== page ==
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I won’t blame anyone who thinks turning a bunch of zombies into idols is beyond gimmicky. My thoughts were precisely that when I realized what Zombie Land Saga was going to be. Having now sat through it, my opinion on the matter hasn’t changed. That said, although the idea may have been questionable, there was much more to this series than I could have imagined.

For starters, Zombie Land Saga had an outstanding sense of humor which incorporated a healthy dose of darkness (I’m a little screwed up like that). Remember, the members of Franchouchou, to become zombies, had to die; and since the oldest was maybe around twenty, each of them died young. We may not have learned the details of all the members’ deaths, but for the ones whose were revealed, they met their ends in horrifically tragic ways.

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Without spoilers, the fate of Ai Mizuno was a brilliant example of how this series acknowledged the grief of death while remaining incredibly funny. Ai’s death wasn’t the joke, and that was critical. Zombie Land Saga made clear how much regret Ai left behind and how she was determined to give her second chance her best effort. The actual comedy came from the intensity of Ai’s demise, as well as Saki Nikaido’s reaction to what happened.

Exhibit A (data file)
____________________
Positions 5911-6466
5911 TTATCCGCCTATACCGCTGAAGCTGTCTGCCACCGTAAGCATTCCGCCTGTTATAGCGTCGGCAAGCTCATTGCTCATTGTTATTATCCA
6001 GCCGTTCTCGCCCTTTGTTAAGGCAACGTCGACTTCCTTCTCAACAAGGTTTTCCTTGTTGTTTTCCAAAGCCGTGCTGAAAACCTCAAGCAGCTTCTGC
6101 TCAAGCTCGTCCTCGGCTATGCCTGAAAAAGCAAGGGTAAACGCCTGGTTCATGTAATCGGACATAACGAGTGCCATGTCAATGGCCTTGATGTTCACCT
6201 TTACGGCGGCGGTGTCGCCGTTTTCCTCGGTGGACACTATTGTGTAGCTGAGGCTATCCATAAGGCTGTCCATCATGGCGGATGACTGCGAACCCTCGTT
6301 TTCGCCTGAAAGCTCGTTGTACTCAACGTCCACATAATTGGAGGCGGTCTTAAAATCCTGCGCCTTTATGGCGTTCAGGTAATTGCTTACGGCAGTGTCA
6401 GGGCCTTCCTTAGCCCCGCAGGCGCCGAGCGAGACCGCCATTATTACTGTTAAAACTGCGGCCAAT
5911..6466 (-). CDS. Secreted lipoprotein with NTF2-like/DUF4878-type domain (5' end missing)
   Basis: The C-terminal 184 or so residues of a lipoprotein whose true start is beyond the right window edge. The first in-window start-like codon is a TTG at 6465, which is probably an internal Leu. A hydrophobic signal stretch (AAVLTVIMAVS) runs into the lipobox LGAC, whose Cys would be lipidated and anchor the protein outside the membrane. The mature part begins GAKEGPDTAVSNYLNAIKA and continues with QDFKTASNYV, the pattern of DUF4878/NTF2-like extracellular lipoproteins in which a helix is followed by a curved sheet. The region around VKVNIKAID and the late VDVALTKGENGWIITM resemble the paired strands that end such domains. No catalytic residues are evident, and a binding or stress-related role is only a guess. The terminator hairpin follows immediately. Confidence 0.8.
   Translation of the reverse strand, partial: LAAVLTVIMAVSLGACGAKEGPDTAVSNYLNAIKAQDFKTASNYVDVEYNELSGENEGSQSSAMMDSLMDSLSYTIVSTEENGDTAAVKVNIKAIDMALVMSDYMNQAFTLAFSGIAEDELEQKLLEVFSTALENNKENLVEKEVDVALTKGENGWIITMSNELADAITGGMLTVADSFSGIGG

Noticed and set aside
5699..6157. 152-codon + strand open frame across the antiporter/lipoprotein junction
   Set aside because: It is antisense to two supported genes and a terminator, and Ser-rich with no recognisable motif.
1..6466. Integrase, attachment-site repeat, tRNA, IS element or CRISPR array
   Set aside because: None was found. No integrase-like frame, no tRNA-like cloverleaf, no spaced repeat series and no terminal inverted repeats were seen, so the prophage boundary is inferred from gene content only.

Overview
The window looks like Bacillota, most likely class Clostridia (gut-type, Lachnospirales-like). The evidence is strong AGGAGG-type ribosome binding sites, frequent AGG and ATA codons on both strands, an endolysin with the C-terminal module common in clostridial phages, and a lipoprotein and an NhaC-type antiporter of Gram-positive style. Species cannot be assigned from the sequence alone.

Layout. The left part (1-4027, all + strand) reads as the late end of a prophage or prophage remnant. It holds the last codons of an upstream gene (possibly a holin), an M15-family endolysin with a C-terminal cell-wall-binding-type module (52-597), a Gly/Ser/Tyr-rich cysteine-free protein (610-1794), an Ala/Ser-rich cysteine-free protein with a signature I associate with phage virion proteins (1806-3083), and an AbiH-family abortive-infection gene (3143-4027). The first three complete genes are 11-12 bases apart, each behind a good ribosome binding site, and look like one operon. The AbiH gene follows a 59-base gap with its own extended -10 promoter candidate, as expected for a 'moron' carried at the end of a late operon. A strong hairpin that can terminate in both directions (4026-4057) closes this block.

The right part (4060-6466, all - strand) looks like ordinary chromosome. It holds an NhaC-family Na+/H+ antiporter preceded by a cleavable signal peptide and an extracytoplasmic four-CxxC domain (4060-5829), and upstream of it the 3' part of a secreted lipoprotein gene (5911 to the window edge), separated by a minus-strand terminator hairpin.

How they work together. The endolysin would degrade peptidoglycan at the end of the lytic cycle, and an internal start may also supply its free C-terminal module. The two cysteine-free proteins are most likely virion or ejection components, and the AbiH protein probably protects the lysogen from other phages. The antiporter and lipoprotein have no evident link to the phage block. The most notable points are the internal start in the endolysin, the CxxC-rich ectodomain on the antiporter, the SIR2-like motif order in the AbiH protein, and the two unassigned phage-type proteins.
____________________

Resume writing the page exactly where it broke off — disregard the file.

Zombie Land Saga understood that characters are the key. The members of Franchouchou were this show’s most powerful tool. Each of the girls had defined personalities which played off one another, and it can’t be understated how much this added to the story.

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I loved how this series not only had characters from different eras, it made that detail a central point of its narrative. Zombie Land Saga had multiple generations of idol stars, each of whom perceived the current idol industry in their own way.

Junko Konno, for instance, died in the 1980s, a time when the internet, let alone social media, just wasn’t a concept. Therefore, her idea of how an idol should interact with their fans was worlds apart from what is expected today. This made Junko’s mindset outdated, but that wasn’t her fault. The world thirty years after her death was unrecognizable, and it scared her.